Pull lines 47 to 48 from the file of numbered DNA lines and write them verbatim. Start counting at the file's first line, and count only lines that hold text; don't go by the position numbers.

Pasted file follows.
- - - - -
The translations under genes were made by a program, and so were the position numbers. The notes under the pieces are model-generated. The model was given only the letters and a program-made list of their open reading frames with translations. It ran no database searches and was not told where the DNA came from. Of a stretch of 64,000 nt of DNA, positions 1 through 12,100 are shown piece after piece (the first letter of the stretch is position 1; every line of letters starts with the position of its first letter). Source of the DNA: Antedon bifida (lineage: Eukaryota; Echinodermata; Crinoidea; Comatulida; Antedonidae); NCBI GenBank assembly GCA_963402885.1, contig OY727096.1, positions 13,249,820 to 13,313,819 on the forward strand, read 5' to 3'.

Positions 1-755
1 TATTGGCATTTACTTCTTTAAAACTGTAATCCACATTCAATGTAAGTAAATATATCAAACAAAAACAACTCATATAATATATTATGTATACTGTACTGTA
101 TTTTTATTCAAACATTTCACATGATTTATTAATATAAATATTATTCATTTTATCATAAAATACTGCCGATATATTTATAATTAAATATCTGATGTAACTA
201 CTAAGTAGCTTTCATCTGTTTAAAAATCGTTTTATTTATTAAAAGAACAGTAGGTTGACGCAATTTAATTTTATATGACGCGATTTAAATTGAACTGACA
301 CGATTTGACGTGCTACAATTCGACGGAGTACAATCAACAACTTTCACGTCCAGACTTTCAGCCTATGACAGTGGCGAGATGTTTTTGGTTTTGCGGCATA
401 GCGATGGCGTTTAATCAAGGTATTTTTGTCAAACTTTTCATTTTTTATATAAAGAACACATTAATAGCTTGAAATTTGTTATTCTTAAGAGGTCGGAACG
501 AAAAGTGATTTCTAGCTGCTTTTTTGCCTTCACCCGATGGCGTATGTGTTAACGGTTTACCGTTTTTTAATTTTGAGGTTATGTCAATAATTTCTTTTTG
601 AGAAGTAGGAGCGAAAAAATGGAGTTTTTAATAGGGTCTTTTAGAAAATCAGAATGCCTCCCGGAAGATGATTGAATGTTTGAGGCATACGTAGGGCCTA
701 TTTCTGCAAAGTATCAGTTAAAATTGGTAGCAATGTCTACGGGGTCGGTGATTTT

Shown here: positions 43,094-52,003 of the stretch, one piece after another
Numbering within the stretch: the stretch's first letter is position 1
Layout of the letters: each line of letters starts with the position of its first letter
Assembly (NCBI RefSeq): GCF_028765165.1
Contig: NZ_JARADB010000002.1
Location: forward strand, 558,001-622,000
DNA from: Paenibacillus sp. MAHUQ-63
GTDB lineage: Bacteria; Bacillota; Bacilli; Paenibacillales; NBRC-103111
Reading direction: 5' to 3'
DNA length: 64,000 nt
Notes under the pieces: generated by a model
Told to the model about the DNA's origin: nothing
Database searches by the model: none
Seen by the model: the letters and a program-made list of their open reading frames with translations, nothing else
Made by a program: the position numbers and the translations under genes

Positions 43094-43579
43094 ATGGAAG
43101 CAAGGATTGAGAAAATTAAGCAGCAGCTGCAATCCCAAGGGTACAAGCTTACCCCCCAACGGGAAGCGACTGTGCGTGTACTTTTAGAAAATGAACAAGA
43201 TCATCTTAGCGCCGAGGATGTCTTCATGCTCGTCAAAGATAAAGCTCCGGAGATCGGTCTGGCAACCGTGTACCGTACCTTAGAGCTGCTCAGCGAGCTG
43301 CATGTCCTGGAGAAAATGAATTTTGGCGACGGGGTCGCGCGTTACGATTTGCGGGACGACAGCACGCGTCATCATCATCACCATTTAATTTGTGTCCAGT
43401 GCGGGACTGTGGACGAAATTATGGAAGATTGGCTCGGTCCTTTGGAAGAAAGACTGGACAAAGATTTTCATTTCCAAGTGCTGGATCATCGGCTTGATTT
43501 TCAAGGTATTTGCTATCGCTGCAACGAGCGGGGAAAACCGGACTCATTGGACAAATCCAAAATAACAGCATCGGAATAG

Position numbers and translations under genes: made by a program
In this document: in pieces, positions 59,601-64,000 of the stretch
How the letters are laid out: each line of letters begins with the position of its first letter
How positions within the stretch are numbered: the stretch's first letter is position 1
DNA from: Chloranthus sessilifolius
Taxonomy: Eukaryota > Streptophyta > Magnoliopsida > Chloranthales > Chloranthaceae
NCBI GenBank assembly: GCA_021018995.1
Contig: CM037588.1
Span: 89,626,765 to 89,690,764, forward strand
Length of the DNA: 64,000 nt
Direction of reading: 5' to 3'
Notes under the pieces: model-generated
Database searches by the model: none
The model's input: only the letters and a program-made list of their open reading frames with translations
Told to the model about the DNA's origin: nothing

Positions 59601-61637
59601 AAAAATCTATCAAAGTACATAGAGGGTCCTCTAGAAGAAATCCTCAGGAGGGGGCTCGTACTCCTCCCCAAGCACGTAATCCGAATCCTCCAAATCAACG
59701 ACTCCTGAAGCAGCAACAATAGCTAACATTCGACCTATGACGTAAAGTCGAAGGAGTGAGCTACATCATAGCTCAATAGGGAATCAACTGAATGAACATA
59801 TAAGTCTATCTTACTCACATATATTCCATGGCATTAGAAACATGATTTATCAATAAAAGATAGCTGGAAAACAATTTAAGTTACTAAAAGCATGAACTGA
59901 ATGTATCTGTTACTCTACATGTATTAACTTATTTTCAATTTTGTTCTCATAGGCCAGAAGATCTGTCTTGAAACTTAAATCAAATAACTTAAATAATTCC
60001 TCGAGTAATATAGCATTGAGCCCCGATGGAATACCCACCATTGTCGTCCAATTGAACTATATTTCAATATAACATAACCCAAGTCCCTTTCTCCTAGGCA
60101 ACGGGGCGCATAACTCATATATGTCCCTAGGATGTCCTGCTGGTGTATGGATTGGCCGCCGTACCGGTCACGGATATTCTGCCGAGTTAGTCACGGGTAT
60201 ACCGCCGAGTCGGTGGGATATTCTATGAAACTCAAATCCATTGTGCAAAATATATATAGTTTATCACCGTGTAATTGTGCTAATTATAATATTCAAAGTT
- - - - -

Told to the model about the DNA's origin: nothing

Positions 59601-61637